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Date:	Mon, 30 Jul 2007 15:47:44 -0400
From:	Jeff Garzik <>
To:	Jarek Poplawski <>
CC:	Alan Cox <>,
	Thomas Gleixner <>,
	Ingo Molnar <>,
	Linus Torvalds <>,
	Marcin ??lusarz <>,
	Jean-Baptiste Vignaud <>,
	linux-kernel <>,
	shemminger <>,
	linux-net <>,
	netdev <>,
	Andrew Morton <>,
	Paul Gortmaker <>
Subject: Re: [PATCH][netdrvr] lib8390: comment on locking by Alan Cox Re:
 2.6.20->2.6.21 - networking dies after random time

Jarek Poplawski wrote:
> Hi,
> Very below is my patch proposal with a comment, which in my opinion
> is precious enough to save it for future help in reading and
> understanding the code.
> I hope Alan will not blame me I've not asked for his permission before
> sending, and he would ack this patch as it is or at least most of this.
> Thanks & regards,
> Jarek P.
> On Wed, Jul 25, 2007 at 03:46:56PM +0100, Alan Cox wrote:
>>>> The code in question lib8390.c does
>>>> 	disable_irq();
>>>> 	fiddle_with_the_network_card_hardware()
>>>> 	enable_irq();
>>> ...
>>>> No idea how this affects the network card, as the code there must be
>>>> able to handle interrupts, which are not originated from the card due to
>>>> interrupt sharing.
>>> I think, in this last yesterday's patch Ingo could be right, yet!
>>> The comment at the beginnig points this is done like that because
>>> of chip's slowness. And problems with timing are mysterious.
>>> On the other hand author of this code didn't use spin_lock_irqsave
>>> for some reason, probably after testing this option too. So, I hope
>>> this is the right path, but alas, I'm not sure this patch has to
>>> prove this 100%.
>> The author (me) didn't use spin_lock_irqsave because the slowness of the
>> card means that approach caused horrible problems like losing serial data
>> at 38400 baud on some chips. Rememeber many 8390 nics on PCI were ISA
>> chips with FPGA front ends.
>>> Anyway, in my opinion this situation where interrupts could/have_to
>>> be used for such strange things should confirm the need of more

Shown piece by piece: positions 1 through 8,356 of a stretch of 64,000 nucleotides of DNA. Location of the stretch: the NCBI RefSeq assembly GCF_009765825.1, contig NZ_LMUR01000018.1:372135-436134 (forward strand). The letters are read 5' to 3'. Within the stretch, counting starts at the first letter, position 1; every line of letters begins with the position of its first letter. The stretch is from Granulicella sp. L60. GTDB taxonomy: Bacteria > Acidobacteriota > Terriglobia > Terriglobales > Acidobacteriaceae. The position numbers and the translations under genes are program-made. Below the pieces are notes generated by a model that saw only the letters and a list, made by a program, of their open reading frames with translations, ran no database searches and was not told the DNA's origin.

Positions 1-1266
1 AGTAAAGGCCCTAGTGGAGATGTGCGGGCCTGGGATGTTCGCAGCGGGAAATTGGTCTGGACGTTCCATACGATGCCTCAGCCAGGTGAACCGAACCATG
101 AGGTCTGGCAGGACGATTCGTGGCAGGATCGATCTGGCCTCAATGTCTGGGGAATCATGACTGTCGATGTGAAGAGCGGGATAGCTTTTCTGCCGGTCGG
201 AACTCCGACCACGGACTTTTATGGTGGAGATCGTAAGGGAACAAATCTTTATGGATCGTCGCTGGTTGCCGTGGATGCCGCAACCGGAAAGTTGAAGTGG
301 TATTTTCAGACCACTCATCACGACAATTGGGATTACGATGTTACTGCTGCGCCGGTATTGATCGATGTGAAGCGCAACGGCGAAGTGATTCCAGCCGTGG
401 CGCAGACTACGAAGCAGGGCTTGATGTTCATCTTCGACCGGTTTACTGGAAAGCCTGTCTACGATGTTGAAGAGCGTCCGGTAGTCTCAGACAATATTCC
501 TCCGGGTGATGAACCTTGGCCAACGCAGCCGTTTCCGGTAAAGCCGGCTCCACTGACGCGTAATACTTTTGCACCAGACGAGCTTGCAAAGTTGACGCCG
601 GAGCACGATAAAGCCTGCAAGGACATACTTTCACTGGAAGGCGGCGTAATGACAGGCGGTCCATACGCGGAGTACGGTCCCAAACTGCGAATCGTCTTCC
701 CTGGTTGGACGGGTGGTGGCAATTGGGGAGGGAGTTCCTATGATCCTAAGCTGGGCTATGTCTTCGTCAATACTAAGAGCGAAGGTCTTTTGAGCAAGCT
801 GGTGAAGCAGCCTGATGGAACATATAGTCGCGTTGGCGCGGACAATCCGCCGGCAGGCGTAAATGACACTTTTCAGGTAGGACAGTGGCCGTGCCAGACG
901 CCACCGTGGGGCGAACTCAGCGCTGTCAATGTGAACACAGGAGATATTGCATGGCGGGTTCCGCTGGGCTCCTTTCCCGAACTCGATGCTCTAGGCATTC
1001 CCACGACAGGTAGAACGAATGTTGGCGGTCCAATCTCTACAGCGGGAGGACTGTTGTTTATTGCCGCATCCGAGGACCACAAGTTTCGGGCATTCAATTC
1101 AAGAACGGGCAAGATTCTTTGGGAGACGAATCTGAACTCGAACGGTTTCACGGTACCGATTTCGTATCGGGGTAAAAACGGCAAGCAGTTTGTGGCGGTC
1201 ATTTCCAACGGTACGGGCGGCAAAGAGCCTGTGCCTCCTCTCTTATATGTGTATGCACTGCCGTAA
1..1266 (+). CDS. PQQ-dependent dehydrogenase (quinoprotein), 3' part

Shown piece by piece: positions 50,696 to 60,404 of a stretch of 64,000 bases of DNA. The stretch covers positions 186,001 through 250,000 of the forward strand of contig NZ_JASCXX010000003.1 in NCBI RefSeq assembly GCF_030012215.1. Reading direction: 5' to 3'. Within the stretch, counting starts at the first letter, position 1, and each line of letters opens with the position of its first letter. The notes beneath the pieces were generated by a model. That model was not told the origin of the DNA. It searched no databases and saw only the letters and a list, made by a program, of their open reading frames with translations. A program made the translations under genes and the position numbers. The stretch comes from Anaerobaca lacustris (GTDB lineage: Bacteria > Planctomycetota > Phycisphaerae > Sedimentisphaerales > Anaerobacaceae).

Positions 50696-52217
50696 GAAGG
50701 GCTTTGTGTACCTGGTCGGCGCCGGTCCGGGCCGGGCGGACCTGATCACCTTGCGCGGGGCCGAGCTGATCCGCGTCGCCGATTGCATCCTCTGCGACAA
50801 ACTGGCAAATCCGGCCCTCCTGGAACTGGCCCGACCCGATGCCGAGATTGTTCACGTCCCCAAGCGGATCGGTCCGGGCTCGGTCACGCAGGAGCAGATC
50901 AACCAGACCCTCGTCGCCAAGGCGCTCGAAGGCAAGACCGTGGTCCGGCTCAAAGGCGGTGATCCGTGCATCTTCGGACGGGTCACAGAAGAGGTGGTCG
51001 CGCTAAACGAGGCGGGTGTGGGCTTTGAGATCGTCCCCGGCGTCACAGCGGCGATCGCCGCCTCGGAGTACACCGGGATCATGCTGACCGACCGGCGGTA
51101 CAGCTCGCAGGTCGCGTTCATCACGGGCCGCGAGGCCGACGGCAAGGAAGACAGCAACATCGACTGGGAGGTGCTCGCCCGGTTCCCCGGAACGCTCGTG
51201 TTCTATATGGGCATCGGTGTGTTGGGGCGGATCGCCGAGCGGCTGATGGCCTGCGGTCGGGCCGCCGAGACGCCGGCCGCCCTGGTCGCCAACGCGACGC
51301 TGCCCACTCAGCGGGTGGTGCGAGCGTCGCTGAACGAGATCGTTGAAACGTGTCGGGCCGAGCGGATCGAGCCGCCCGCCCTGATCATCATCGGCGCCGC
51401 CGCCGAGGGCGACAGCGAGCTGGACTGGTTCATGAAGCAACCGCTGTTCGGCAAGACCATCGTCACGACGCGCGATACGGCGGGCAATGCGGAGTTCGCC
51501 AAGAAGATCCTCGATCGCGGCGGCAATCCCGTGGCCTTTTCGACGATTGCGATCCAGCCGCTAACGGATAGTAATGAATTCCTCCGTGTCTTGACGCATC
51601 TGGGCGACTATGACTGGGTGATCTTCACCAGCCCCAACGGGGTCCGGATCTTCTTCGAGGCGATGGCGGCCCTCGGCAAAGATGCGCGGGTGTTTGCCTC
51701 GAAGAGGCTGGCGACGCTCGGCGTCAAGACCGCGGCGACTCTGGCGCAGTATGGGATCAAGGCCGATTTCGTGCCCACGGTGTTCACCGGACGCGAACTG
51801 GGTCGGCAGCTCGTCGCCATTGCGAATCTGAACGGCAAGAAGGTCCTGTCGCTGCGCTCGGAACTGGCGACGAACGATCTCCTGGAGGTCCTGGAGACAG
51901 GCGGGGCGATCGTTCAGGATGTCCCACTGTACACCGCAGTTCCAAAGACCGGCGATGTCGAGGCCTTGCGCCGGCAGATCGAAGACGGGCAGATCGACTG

>>> options for handling irqs individually.
>> Ok the logic behind the 8390 is very simple:
>> Things to know
>> 	- IRQ delivery is asynchronous to the PCI bus
>> 	- Blocking the local CPU IRQ via spin locks was too slow
>> 	- The chip has register windows needing locking work
>> So the path was once (I say once as people appear to have changed it
>> in the mean time and it now looks rather bogus if the changes to use
>> disable_irq_nosync_irqsave are disabling the local IRQ)
>> 	Take the page lock
>> 	Mask the IRQ on chip
>> 	Disable the IRQ (but not mask locally- someone seems to have
>> 		broken this with the lock validator stuff)
>> 		[This must be _nosync as the page lock may otherwise
>> 			deadlock us]
>> 	Drop the page lock and turn IRQs back on
>> 	At this point an existing IRQ may still be running but we can't
>> 	get a new one
>> 	Take the lock (so we know the IRQ has terminated) but don't mask
>> the IRQs on the processor
>> 	Set irqlock [for debug]
>> 	Transmit (slow as ****)
>> 	re-enable the IRQ
>> We have to use disable_irq because otherwise you will get delayed
>> interrupts on the APIC bus deadlocking the transmit path.
>> Quite hairy but the chip simply wasn't designed for SMP and you can't
>> even ACK an interrupt without risking corrupting other parallel
>> activities on the chip.
>> Alan
> ------>
> From: Jarek Poplawski <>
> Subject: lib8390: comment on locking by Alan Cox
> Additional explanation of problems with locking by Alan Cox.
> Signed-off-by: Jarek Poplawski <>
> Cc: Alan Cox <>
> Cc: Paul Gortmaker <>
> Cc: Jeff Garzik <>


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